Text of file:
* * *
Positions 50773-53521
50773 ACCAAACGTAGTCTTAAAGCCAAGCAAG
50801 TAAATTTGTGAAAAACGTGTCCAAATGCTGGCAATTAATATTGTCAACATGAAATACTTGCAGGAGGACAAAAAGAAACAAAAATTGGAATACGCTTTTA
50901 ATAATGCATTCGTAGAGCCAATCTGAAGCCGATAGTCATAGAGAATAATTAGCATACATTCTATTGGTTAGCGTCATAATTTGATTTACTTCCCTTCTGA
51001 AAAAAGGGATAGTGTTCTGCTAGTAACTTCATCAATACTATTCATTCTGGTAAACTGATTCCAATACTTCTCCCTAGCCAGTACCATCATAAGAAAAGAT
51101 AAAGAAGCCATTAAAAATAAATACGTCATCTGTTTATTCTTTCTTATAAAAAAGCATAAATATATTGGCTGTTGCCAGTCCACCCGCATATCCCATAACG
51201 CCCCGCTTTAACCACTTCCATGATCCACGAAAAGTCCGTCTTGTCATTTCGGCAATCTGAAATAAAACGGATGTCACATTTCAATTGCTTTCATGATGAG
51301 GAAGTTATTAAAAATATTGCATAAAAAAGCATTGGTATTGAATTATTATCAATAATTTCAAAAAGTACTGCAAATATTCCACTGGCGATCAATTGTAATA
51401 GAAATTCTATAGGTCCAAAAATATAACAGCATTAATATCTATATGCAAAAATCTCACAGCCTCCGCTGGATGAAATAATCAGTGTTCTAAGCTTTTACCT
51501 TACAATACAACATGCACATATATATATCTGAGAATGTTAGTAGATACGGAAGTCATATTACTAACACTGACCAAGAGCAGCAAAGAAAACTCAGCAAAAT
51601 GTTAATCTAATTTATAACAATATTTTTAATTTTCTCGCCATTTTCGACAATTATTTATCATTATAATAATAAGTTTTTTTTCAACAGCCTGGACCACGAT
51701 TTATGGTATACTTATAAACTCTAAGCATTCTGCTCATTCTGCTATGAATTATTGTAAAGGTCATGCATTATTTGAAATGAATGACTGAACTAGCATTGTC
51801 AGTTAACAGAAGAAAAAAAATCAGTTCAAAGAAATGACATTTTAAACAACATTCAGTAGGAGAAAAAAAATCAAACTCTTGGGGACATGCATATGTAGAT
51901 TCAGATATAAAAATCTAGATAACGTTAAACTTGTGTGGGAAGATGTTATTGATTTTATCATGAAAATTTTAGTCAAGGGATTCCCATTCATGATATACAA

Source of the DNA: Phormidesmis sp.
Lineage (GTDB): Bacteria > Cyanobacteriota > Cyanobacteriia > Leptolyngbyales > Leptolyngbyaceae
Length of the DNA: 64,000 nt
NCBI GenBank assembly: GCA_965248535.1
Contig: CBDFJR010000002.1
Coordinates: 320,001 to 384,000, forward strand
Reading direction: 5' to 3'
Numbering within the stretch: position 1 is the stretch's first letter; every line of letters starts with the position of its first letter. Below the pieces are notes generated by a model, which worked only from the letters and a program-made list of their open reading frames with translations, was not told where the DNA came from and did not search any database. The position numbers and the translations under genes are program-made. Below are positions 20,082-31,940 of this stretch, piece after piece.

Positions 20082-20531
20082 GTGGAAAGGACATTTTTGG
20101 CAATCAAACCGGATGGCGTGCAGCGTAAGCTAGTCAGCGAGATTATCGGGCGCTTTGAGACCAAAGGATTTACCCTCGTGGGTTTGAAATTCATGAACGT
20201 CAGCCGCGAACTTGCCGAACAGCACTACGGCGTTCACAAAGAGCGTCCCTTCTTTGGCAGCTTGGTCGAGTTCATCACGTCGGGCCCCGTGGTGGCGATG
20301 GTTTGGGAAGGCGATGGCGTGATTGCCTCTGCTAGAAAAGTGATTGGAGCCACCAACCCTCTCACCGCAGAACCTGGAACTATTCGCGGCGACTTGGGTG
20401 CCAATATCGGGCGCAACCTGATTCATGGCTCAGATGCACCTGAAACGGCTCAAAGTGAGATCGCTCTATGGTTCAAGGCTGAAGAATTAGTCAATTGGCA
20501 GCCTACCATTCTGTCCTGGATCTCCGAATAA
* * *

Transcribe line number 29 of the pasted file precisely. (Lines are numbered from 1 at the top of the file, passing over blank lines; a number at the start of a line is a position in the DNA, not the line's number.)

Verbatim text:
20501 GCCTACCATTCTGTCCTGGATCTCCGAATAA